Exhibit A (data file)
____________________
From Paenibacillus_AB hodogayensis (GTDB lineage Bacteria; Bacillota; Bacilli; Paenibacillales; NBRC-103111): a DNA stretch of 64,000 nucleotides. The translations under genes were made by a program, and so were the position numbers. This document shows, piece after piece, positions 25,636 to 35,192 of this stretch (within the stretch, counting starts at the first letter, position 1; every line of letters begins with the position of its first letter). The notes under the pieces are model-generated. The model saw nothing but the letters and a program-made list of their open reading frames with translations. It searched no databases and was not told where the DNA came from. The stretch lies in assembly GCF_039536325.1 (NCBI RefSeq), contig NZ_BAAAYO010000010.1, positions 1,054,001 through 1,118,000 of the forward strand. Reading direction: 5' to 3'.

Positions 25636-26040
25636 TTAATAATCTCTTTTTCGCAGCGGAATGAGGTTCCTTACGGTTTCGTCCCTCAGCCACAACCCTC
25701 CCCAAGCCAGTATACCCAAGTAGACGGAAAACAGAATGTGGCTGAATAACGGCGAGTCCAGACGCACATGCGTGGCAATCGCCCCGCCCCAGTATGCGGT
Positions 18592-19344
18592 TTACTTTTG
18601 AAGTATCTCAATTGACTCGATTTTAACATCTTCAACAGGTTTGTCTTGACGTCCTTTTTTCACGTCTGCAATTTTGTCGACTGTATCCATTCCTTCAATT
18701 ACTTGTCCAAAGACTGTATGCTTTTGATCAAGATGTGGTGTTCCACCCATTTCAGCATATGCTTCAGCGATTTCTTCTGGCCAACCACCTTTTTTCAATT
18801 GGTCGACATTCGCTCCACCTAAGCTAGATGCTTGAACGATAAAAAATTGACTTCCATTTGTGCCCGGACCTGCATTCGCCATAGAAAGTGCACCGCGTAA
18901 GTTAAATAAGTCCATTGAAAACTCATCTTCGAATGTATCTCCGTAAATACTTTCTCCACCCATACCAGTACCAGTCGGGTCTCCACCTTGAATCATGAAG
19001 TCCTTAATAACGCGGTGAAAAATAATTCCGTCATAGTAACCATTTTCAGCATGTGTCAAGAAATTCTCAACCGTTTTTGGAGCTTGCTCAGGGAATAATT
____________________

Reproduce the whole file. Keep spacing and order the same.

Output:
From Paenibacillus_AB hodogayensis (GTDB lineage Bacteria; Bacillota; Bacilli; Paenibacillales; NBRC-103111): a DNA stretch of 64,000 nucleotides. The translations under genes were made by a program, and so were the position numbers. This document shows, piece after piece, positions 25,636 to 35,192 of this stretch (within the stretch, counting starts at the first letter, position 1; every line of letters begins with the position of its first letter). The notes under the pieces are model-generated. The model saw nothing but the letters and a program-made list of their open reading frames with translations. It searched no databases and was not told where the DNA came from. The stretch lies in assembly GCF_039536325.1 (NCBI RefSeq), contig NZ_BAAAYO010000010.1, positions 1,054,001 through 1,118,000 of the forward strand. Reading direction: 5' to 3'.

Positions 25636-26040
25636 TTAATAATCTCTTTTTCGCAGCGGAATGAGGTTCCTTACGGTTTCGTCCCTCAGCCACAACCCTC
25701 CCCAAGCCAGTATACCCAAGTAGACGGAAAACAGAATGTGGCTGAATAACGGCGAGTCCAGACGCACATGCGTGGCAATCGCCCCGCCCCAGTATGCGGT
Positions 18592-19344
18592 TTACTTTTG
18601 AAGTATCTCAATTGACTCGATTTTAACATCTTCAACAGGTTTGTCTTGACGTCCTTTTTTCACGTCTGCAATTTTGTCGACTGTATCCATTCCTTCAATT
18701 ACTTGTCCAAAGACTGTATGCTTTTGATCAAGATGTGGTGTTCCACCCATTTCAGCATATGCTTCAGCGATTTCTTCTGGCCAACCACCTTTTTTCAATT
18801 GGTCGACATTCGCTCCACCTAAGCTAGATGCTTGAACGATAAAAAATTGACTTCCATTTGTGCCCGGACCTGCATTCGCCATAGAAAGTGCACCGCGTAA
18901 GTTAAATAAGTCCATTGAAAACTCATCTTCGAATGTATCTCCGTAAATACTTTCTCCACCCATACCAGTACCAGTCGGGTCTCCACCTTGAATCATGAAG
19001 TCCTTAATAACGCGGTGAAAAATAATTCCGTCATAGTAACCATTTTCAGCATGTGTCAAGAAATTCTCAACCGTTTTTGGAGCTTGCTCAGGGAATAATT